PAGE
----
April 26, 2007


hugh grant

Michael stopped. He stared at the group who were paused with eyes wide, an expression like they were waiting for him to break or fly. He shouldn’t have said anything – he knew this – but he didn’t, he couldn’t, stop:

“Am I tired of being famous? When I look at you people I get real tired of being famous.”

A flash of a camera and a FREEZE FRAME. Imagine a movie: Michael Sennet’s face caught in a demonic pause – I get real tired of being famous – hair that’s usually pressed and straight is sticking to his sweaty forehead, eyes wide and swirling with a kind of anxious anger, hand made into a fist but he can’t swing it because that would only make things worse, so the feeling of that fist flows through his blood and stays there.

April 19, 2007


I have found out that I’m a lot more sick than I had thought. I mentioned in a much earlier post that I’ve had problems with my kidneys. In my twenties, the problem was pretty much stable so I chose to ignore it. The results of my biopsy were inconclusive and it was easier to believe that the problem wasn’t so bad. Going to the doctor every six months to hear the same thing again was deflating, a reminder twice a day that I was sick. It was so disheartening to be 25 and have the constitution of an old man.

I went to the doctor last week and found out that my kidneys have deteriorated pretty significantly, 26% capacity. It could vacillate closer 30% but not much more. Doctor told me that most healthy people lose 1% of their kidney function every year in their forties, so I’m looking at a pretty big drop-off. Basically, I’m dying faster than most people my age.

Now that I’m a father, I’m much more eager to take care of myself. It’s also less insulting to me that I should live like an old man—avoiding salt, cholesterol, and healing slowly. I can live with it. I want to. I’ve also got a hell of a lot more to live for than when I was 25, lost, self-hating, and immature.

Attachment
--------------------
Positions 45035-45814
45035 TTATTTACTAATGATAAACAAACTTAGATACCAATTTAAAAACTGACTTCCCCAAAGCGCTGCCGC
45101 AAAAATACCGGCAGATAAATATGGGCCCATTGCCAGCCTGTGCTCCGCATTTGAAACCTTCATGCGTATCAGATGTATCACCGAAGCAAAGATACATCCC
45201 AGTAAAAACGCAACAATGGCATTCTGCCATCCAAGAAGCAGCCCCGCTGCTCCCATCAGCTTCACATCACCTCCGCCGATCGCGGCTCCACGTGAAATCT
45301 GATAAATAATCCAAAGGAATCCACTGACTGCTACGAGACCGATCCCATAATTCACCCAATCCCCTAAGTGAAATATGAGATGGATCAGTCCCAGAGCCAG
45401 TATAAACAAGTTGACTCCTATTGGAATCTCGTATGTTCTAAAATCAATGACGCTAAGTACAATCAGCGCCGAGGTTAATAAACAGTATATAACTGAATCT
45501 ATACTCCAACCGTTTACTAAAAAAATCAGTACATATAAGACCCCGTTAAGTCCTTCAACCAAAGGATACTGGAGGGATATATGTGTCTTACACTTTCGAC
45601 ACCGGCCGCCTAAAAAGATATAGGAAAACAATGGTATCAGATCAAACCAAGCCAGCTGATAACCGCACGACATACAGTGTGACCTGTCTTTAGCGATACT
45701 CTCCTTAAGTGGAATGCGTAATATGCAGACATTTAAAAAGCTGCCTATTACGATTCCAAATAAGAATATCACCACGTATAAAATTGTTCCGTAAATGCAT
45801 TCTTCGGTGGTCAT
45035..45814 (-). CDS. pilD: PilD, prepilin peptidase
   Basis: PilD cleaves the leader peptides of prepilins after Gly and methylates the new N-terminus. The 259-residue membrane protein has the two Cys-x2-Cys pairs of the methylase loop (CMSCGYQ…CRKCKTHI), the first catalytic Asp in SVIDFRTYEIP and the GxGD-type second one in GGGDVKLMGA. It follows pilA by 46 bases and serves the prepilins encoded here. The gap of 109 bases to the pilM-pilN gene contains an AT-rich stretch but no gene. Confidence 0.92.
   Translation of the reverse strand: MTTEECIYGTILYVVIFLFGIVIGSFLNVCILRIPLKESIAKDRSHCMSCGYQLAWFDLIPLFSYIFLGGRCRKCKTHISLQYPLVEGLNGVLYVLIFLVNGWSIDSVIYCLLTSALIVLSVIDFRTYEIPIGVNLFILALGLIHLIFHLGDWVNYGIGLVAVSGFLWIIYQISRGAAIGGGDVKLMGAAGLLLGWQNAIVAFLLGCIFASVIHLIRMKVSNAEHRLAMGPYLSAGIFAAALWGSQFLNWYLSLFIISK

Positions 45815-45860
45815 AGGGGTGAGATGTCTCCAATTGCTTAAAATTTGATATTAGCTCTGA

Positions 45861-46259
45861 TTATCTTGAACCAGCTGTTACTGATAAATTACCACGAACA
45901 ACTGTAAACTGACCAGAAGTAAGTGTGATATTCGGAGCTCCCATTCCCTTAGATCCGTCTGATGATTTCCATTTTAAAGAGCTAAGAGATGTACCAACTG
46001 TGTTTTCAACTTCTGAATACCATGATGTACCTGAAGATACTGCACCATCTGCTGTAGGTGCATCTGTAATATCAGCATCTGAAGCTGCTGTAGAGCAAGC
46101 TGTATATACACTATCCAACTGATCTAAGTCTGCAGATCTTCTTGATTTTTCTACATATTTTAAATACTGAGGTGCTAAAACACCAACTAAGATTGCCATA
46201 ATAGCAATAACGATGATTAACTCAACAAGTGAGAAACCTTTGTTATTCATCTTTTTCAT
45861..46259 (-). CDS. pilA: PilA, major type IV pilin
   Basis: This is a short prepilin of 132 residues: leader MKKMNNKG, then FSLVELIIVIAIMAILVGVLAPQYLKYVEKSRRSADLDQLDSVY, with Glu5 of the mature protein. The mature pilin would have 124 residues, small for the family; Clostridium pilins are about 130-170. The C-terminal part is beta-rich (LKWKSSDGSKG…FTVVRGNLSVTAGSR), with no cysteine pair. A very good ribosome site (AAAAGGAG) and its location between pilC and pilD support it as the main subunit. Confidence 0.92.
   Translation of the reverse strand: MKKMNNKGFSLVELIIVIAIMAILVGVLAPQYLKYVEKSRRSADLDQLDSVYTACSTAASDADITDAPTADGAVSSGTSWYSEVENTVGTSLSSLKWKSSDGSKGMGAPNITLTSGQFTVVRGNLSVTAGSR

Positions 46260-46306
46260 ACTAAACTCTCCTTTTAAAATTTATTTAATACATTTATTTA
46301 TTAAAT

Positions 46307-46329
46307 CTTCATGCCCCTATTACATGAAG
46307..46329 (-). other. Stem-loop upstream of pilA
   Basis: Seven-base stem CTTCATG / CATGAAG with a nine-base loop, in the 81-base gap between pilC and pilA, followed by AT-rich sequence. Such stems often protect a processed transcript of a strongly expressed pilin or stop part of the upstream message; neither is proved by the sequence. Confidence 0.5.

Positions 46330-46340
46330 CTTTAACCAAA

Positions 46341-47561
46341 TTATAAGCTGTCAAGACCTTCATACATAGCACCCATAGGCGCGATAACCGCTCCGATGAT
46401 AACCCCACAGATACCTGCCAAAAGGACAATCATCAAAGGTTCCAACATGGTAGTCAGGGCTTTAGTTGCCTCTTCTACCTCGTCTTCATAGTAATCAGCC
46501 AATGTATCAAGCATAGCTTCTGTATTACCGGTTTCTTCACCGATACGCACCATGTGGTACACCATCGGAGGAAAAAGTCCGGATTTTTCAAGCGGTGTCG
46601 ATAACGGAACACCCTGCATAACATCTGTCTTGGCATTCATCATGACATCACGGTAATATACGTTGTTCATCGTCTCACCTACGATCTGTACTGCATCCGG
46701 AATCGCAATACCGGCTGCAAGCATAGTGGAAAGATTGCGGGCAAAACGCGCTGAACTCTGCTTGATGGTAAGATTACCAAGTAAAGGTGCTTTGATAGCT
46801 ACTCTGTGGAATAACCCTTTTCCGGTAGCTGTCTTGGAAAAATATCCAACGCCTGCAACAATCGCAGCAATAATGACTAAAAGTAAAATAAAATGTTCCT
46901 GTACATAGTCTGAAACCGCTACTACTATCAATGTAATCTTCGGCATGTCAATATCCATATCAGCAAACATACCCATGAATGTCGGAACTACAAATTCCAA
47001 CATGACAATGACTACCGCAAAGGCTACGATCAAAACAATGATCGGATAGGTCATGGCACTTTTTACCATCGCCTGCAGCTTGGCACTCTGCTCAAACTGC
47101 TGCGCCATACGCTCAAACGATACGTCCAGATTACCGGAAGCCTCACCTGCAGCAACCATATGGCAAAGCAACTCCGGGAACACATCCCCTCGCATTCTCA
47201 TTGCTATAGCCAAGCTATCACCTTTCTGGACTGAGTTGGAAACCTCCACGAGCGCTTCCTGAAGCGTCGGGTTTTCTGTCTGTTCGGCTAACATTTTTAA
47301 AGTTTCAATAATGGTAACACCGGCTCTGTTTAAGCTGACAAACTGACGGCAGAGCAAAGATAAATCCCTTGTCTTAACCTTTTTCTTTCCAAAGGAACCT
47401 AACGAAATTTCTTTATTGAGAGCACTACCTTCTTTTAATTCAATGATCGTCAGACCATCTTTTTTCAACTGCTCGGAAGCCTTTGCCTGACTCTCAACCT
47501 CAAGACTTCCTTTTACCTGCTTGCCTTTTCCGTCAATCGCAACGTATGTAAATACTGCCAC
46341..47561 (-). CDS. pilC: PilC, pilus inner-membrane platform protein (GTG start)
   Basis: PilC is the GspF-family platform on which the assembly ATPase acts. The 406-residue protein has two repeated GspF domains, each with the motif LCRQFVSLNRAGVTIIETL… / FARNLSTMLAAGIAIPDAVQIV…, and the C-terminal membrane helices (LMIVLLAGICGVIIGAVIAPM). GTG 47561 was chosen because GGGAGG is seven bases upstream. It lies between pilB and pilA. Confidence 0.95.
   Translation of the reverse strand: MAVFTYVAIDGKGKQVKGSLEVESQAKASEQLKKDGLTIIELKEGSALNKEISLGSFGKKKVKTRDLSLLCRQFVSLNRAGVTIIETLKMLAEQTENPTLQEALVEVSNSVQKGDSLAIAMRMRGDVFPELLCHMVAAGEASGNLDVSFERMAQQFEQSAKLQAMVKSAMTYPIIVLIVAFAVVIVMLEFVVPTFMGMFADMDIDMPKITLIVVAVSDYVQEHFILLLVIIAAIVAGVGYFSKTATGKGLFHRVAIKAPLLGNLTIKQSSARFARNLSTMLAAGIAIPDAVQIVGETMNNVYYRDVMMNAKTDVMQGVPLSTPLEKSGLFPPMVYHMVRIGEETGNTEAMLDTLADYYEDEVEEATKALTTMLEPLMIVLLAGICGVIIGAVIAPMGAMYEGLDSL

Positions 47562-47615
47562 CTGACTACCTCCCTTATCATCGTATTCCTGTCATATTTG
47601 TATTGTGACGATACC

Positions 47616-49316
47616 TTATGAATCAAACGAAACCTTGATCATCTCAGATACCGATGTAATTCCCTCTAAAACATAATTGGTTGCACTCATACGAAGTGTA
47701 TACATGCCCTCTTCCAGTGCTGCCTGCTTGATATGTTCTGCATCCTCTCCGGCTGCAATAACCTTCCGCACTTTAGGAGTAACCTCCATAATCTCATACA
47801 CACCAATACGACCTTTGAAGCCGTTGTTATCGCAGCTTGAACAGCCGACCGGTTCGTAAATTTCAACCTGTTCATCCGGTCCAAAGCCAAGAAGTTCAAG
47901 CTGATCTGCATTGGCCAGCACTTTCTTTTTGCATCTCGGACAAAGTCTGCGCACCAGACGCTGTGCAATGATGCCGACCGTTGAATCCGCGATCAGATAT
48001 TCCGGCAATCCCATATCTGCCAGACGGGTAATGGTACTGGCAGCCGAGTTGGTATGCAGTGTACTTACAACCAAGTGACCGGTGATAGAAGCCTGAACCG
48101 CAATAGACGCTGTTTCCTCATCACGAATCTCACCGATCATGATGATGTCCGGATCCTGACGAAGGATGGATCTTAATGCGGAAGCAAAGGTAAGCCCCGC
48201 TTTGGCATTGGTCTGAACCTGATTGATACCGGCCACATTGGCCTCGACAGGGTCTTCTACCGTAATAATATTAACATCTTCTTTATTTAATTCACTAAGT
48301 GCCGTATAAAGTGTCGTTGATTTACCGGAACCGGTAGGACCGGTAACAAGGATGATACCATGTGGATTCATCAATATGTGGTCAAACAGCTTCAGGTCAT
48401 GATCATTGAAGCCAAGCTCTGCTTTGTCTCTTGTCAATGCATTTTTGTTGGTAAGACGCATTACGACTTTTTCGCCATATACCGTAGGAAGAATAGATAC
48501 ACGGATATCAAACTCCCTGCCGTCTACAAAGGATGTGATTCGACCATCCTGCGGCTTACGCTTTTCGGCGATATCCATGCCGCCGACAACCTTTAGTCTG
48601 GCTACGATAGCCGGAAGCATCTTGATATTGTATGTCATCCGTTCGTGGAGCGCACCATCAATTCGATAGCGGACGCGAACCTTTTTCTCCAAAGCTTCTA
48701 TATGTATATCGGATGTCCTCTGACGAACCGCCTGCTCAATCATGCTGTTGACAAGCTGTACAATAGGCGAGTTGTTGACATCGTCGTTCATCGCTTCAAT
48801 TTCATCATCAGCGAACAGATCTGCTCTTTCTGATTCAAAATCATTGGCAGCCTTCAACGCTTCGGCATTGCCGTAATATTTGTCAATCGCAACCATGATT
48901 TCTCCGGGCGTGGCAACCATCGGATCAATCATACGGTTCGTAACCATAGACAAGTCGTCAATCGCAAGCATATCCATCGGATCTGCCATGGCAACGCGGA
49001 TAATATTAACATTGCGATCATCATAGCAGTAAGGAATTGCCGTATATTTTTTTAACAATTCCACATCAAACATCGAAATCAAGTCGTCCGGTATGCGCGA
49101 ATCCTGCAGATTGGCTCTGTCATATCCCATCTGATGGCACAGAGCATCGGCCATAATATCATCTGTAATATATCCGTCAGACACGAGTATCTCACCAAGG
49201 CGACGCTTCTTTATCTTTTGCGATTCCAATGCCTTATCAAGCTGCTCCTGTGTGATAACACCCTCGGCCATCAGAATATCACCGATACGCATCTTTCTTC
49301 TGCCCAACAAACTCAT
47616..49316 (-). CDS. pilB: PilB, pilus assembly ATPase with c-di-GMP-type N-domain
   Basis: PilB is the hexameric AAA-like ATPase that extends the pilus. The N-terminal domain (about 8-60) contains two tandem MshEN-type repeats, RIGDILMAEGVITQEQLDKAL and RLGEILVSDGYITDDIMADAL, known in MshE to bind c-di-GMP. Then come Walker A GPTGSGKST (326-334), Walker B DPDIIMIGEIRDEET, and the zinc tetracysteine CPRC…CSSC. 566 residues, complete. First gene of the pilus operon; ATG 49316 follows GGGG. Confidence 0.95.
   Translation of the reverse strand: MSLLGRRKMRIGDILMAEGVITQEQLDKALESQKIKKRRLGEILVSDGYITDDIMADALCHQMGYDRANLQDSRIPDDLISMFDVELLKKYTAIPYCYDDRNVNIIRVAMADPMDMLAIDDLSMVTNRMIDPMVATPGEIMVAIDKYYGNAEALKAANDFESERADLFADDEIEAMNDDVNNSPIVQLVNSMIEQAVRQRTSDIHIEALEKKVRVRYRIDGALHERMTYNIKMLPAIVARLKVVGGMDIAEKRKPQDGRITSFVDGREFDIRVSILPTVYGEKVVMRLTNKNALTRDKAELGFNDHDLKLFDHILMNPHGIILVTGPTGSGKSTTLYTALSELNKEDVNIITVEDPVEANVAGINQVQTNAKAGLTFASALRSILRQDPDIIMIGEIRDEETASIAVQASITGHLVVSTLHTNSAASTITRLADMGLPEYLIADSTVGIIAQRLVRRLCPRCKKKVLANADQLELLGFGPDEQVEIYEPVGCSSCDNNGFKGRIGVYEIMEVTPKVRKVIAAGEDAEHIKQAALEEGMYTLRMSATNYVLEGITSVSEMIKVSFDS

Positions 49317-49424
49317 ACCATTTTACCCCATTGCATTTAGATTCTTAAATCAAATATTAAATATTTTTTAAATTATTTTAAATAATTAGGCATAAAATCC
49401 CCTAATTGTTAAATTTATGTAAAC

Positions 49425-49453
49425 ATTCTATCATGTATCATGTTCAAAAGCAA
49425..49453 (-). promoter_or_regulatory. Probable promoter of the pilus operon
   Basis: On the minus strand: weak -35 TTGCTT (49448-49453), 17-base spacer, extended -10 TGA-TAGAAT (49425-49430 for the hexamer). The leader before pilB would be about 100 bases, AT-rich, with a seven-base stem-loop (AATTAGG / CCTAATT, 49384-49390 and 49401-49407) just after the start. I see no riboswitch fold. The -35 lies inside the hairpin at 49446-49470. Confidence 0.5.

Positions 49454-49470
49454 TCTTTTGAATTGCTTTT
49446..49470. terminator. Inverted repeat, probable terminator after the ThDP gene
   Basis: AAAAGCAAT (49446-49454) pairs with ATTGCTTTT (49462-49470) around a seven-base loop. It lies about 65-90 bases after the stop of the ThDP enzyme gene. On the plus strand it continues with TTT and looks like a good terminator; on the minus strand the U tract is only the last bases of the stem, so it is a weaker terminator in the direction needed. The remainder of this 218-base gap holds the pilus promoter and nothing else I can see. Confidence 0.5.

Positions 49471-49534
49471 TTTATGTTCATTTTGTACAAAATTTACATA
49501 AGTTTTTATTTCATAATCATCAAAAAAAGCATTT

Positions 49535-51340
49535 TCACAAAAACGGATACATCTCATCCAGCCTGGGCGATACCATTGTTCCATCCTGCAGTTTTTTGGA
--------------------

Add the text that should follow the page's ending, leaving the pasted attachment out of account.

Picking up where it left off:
I really feel like I’ve made myself sick. In the past few years, I’ve been insanely caught up in all the world’s ills and how we’re heading to collapse and, in many ways, deserve it. I really think this mental toxic build-up is partly responsible for this. Too much toxic feeling has been entering my body, overloading it. Not that I’m going to drop my novel—about WW III—but I think I do have to change the way I think, along with what I eat, how I exercise, etc.

Meanwhile I’ve been watching the horror in Virginia and it ties into this. I’ve been immersing myself, like I don’t have a choice, like I might learn something. I had the same response after reading about that young guy who killed his neighbor, a ten-year-old girl, about a year ago. He had a blogspot blog and it was a horribly eerie thing to read, like something I might have written myself at a certain time. He wasn’t totally empty, a moron—on the sidebar were interesting links, he had interesting taste in music, showing that he was somewhat alive. Cho is the same way—his plays are deranged but he wasn’t illiterate. It takes some positive energy to create something, doesn’t it?

My first novel was about a celebrity stalker who begins by stalking a girl on a college campus. She doesn’t respond to his letters to her and so he gets angrier:

I would care for you like you've never been cared for before. I know the pains of the world so I know how to avoid them. I could have been your shelter. But you ignored me. If only you knew what you were ignoring. One day I'm going to be great and you'll regret you ever let me go. I'm the one. Do you have so much better to do? I've seen your friends. They're not very interesting, like most people here. They care only about themselves. And what do they care about? Frail, vile, boring people like themselves. Maybe like you…But remember, I've got the upper hand. I know who you are but you don't know me. I'm the one and you didn't realize it. You're too petty. Maybe the best way to get back is to get revenge.

Later he stalks and tries to kill Tim Griffith, movie star, a veiled version of Tom Cruise: